be converted to other uses. Acres remaining forested often become fragmented and the smaller tract sizes make it much more difficult to manage for wildlife or forest products or to realize the full benefits of clean water and air associated with forests.
For thousands of years, fire has influenced Missouri’s forest and woodland landscapes. Historically, Native Americans used fire for improving wildlife habitat and hunting opportunities, enhancing travel conditions and as defense against rival tribes. These fires resulted in a rich mosaic of prairie, glade, savanna, woodland and forest communities across the state.
As European settlers displaced Native Americans in the early 1800s, they continued the tradition of using fire to improve grazing opportunities for free-ranging livestock.
It has only been in the past 70 years that Missourians have begun suppressing wildfires. These efforts have been so successful that Missouri currently only has about 50,000 acres of wildfires per year. This is a remarkable achievement considering that earlier in the 20th century, up to one-third of the Ozarks burned each year.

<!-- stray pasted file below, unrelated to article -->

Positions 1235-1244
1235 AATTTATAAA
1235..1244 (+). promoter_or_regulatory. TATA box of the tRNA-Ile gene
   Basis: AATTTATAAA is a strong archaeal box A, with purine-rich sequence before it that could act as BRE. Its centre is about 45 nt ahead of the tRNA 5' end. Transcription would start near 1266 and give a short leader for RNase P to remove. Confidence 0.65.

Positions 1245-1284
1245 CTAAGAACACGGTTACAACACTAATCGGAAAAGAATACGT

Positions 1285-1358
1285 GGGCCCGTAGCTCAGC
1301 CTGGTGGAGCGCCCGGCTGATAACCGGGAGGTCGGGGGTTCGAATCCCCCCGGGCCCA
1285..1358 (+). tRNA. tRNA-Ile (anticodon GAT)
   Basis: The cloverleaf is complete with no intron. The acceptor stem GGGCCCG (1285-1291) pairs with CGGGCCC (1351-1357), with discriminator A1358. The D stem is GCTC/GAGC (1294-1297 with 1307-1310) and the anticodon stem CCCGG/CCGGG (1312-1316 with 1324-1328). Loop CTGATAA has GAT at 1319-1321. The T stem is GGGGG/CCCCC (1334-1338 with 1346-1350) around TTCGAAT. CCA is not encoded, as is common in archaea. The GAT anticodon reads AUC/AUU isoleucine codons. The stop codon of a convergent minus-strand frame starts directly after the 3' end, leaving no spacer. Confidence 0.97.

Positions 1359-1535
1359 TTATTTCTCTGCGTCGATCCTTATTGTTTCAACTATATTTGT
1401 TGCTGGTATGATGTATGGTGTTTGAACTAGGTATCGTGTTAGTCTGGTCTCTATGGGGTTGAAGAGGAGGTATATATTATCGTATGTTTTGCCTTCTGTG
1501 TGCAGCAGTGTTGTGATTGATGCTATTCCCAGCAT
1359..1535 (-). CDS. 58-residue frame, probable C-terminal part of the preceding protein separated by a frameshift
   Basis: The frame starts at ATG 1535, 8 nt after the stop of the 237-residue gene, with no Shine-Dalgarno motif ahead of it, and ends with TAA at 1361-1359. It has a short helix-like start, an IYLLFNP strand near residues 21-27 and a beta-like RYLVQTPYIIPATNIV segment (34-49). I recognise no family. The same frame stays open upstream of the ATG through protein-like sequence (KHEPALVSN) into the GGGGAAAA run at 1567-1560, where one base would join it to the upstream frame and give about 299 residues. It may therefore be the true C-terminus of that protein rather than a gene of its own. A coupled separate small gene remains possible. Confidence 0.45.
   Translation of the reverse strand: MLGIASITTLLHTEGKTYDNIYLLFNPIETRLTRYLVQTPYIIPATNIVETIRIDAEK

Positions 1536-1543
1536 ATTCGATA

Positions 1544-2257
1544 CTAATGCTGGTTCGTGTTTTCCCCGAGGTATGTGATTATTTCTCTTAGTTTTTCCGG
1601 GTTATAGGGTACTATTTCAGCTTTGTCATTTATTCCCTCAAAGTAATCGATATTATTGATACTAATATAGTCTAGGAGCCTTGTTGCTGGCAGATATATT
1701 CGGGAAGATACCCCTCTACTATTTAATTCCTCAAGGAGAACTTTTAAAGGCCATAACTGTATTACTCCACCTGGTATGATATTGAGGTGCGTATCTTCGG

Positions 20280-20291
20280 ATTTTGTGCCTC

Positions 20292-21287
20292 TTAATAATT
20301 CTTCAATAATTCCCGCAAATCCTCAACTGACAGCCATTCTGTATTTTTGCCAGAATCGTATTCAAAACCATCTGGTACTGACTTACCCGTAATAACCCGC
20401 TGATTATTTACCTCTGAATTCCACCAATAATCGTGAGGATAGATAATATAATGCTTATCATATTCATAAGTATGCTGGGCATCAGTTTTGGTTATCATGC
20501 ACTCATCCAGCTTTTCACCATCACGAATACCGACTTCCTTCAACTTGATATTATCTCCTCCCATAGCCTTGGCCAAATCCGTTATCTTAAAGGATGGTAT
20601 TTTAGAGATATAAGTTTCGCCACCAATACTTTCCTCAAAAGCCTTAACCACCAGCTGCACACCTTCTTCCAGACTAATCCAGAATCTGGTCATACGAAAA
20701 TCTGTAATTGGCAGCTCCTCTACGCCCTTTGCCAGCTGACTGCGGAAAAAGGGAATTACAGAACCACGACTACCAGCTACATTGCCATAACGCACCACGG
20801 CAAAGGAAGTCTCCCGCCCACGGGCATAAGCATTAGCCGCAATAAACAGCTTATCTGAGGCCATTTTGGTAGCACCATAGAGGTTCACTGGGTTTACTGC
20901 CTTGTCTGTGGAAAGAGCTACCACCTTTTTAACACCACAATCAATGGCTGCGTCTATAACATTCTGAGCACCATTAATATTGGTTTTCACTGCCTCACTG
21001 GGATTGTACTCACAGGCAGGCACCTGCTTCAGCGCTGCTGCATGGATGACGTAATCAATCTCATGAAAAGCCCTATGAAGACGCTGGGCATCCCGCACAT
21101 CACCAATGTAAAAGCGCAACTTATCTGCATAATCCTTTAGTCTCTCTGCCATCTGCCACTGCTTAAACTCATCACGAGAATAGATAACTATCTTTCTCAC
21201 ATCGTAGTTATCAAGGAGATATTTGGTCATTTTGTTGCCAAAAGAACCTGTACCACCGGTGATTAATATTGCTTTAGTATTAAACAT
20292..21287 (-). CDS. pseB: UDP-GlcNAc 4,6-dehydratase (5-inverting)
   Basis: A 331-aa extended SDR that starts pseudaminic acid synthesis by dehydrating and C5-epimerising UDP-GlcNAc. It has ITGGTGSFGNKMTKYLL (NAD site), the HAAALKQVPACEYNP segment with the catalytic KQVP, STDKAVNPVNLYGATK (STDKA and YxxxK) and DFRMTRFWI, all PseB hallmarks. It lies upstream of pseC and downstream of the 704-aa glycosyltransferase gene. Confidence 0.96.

Fire suppression has significantly improved the quality of Missouri’s forest products and has greatly increased the safety of people and their property.
However, the removal of fire has also had negative impacts. For example, we are now seeing a strong shift from the fire-tolerant, shadeintolerant species that traditionally dominated our forests (mostly oaks and pines) to species such as maples and elms, which are not tolerant of fire, but are highly tolerant of shade.
This change has not come without consequences. A significant impact of the removal of fire is that our forests are becoming overcrowded. Wildfires historically thinned out forests as weak competitors and fire-intolerant species succumbed, while the survivors grew larger.
Trees now have to compete for light, water, nutrients and space in crowded forests, and they grow very slowly, produce less fruit and nuts and are more vulnerable to insects and diseases. What’s more, the replacement of oaks with maples and elms means fewer acorns that many wildlife species require.
A crowded forest also shades the forest floor to the point that many wildflowers, grasses and other understory vegetation cannot survive. This trend affects many sensitive wildlife species that need this vegetation for food and cover.
Finally, the newcomer tree species are often much less desirable for forest products than the oaks they are replacing. This will eventually impact the type, amount and quality of wood products we are able to produce.
There are ways